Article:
Whitbread to boost hotels
Thursday 04 May 1995
The expenditure compares with £282m in the year to February and £194m in 1993-94.
Besides expanding existing businesses such as Beefeater, TGI Friday's, Pizza Hut and Travel Inn, the company will develop Hot Shots pool bars, Hogs Head cask ale bars and PJ Peppers, a wine bar.
Whitbread's balance sheet can cope easily with the increased spending. Borrowing as a percentage of shareholders' funds is 2.6 per cent, and cash flow will ensure the figure does not rise much above 6 per cent this year.
Sir Michael Angus, chairman, remained coy, however, about Whitbread's plans for a big acquisition.
The company recently withdrew from bidding for Courage, the second largest brewer in the UK.
He refused to comment on strong rumours that Whitbread was looking to buy Allied Domecq out of its joint brewing venture with Carlsberg, known as Carlsberg-Tetley.
The expansion plans were announced with results for the year to 25 February, which produced underlying growth of 10.1 per cent in profits before tax to £255.1m.
The figures, accompanied by a 7.4 per cent dividend increase to 20.2p, were well received by the City and the shares rose 10p to 573p.
Profits improved in all divisions, encompassing brewing, leased pubs, tied pubs, and restaurants and leisure.
Star performers were Travel Inns, at the budget end of the hotel market, and Beefeater and Brewers Fayre, which are benefiting strongly from the general growth in the eating-out market in the UK.
David Thomas, director of restaurants and leisure, said five more Travel Inns would be opened this year and there were plans "in the pipeline" to add another 25-30 outlets.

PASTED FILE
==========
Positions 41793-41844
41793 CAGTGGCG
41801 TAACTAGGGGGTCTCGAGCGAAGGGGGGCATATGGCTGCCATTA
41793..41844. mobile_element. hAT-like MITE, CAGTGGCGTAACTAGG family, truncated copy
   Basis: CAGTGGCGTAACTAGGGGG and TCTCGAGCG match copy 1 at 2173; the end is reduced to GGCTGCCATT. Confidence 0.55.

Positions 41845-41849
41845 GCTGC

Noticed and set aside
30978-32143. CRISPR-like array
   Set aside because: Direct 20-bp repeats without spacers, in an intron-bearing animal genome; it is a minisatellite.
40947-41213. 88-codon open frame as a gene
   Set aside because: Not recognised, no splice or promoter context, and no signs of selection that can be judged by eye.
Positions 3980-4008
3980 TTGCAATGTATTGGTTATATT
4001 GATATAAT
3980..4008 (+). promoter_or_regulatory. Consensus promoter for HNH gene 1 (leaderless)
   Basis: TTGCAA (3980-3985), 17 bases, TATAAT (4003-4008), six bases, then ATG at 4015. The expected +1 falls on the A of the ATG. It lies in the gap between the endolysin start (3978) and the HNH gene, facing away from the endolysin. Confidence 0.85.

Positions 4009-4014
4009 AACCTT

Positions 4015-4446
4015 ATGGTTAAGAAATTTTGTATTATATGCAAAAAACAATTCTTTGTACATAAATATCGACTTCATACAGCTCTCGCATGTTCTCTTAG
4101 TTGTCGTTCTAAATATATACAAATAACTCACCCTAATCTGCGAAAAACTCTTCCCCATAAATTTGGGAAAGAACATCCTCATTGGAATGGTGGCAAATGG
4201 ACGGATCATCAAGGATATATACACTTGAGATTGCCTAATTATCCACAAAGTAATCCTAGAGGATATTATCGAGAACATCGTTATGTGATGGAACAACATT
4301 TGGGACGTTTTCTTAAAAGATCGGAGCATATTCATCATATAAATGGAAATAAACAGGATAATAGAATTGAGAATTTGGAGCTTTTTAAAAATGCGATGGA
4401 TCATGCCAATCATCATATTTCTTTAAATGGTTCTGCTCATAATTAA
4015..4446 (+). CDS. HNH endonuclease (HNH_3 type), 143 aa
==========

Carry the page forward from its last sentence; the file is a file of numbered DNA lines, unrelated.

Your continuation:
This would take the number of hotel rooms from 2,840 to more than 4,000.
New Travel Inns, where possible, will be sited alongside Whitbread's pubs.
Only five of the current 66 hotels are managed separately or on stand- alone sites, with 47 housed next to Beefeater pubs, 13 next to Brewers Fayres, and one at a TGI Friday's.
Budget hotels, typically priced at £34.50 a night for a room for four, is by far the fastest growing part of the hotel market. Whitbread is achieving a 17.5 per cent return on its investment in this business.
Pub food, coupled with a shift in drinking habits to higher-margin premium beers, is also a prime part of the company's expansion plans.
Beefeater's sales rose 7 per cent last year, generating a 12 per cent increase in profits.
Most of the growth is coming from the family sector.
The number of children accompanying adults to a pub restaurant has virtually doubled in the last two years, according to statistics compiled by Taylor Nelson, the market research group.
The group's Pizza Hut business, however, was affected by last year's hot summer weather and profits fell by an unspecified amount.
However, Mr Thomas remained confident about the long-term future despite the fierce price competition in the market.
Investment Column, page 34
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